It’s funny, really: the most common complaint about her is that she’s a producer’s puppet. And to an extent it’s true, her more recent work definitely showcases slick beats and sharp mixing more than it does her voice. But many of Spears’ signature moments, the reasons we love her, were entirely her own ideas. The schoolgirl outfit? Her idea. “Toxic,” her most critically well-received song, being released as a single? Her idea – and totally against her label’s plan. What about the “baybay”s and “crazay”s and “uuuhhhhh”s and “ooowww”s and “teehehee”s and that one “haaazaayyy”? Her creations, her own unique vocal delivery. And dubstep? Despite what Dr. Luke and his ego may claim, I believe dubstep was Spears’s idea too (see: “Freakshow” off of Blackout, a song Spears wrote). Spears’s music has always shaped pop music for years after her album releases – anyone saying that The Fame Monster would still sound the same had Blackout not existed is simply a fool. While in the future this may not necessarily mean more dubstep, I do believe that we (fortunately) will be seeing many more hybrid-genre songs from both established (Ke$ha) and upcoming (Kimberly Cole) pop singers, all thanks to Spears.
A second defining moment in pop last year was Lady Gaga’s Born This Way, which showcased experimentation to a much greater extent than did Femme Fatale (though the end result wasn’t nearly as sonically pleasing to me). Gaga’s experimentation with alternative song structures, non-traditional song topics, and her unique vocal delivery are undoubtedly the work of an artist desperately trying to distinguish herself from the norm, and by all accounts she succeeded. Though not always accurate (Judas betrayed Jesus only once, while Peter denied Jesus three times – it seems she’s combining two stories), Gaga’s constant biblical references add a depth to her songs that very few pop artists have dared attempt. In addition, her vocal delivery is ever-changing, ranging from a wonky Jamaican accent to opera to German spoken-word. While I can only bear listening to the album for moments at a time, I’ll give credit where it’s due: she certainly raised the bar when it comes to innovation in a historically static genre.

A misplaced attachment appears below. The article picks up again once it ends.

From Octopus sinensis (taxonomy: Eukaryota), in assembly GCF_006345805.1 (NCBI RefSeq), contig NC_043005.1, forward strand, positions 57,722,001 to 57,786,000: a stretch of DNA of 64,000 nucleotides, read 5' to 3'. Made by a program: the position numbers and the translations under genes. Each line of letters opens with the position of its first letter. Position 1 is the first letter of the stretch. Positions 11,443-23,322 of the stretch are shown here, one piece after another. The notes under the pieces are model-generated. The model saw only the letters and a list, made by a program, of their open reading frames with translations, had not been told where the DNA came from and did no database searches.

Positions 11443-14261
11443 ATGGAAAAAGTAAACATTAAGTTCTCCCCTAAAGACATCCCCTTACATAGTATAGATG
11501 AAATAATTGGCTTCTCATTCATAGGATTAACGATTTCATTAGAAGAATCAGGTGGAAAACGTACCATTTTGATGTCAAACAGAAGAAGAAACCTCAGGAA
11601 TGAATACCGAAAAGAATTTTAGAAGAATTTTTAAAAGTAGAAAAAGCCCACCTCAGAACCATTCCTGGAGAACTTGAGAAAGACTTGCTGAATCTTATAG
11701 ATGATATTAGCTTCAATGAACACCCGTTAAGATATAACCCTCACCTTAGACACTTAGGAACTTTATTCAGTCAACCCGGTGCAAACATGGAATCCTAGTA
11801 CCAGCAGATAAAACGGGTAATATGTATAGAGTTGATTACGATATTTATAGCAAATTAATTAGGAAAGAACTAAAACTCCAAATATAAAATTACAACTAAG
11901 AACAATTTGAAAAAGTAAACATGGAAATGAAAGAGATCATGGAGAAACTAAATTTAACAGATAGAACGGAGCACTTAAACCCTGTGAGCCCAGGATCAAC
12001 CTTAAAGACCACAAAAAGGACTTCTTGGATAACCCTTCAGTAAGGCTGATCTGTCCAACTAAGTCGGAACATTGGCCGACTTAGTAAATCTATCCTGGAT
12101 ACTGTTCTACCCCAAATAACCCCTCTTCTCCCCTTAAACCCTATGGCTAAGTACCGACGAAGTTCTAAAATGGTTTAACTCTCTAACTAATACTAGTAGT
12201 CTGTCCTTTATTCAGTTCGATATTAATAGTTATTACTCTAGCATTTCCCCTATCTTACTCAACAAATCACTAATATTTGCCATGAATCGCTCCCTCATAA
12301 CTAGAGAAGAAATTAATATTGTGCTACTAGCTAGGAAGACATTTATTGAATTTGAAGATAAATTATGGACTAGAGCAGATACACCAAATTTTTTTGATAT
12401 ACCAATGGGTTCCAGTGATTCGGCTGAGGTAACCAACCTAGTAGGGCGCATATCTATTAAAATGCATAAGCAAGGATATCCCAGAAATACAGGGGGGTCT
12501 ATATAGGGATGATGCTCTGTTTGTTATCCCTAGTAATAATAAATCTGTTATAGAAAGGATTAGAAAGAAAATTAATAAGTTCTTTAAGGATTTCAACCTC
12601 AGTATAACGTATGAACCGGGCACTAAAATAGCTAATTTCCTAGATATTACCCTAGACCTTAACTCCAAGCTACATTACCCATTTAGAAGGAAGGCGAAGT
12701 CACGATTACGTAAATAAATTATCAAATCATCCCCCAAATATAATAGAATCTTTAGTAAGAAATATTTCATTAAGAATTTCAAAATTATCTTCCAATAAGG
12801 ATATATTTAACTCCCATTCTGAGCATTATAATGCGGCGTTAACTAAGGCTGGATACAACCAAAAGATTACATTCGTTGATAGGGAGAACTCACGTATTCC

Will Gaga’s album influence pop-to-come in the same way as Spears’s? Yes and no. I don’t think many artists will try to trump her vocal delivery, thematic choices, or propensity for long (sometimes brilliant, sometimes tragic) music videos. But at the same time, Gaga certainly brought something new to the table and truly challenged pop artists and producers to kick it up a notch. I like to think of the album as one giant middle finger pointed at Dr. Luke, because that’s essentially what it is.
There certainly are other examples of bold experimentation found in pop last year: Cee Lo Green backing an all-too-familiar story with a MoTown beat, Kelly Rowland releasing a damn sexy R&B slow jam to Top 40 radio to counteract her previous dancefloor bangers, Ke$ha continuing to do her best to thwart everything Gaga stands for, amongst other examples. I know it sounds silly to basically boil down All-Of-2011 Pop to Spears and Gaga, but most of the rest was more of the same. I think that interesting times are to come, both in terms of Spears and Gaga’s careers as well as other artists reacting to them.
2011 has left me hopeful for the future, yet at the same time a little scared… which is just how I like it.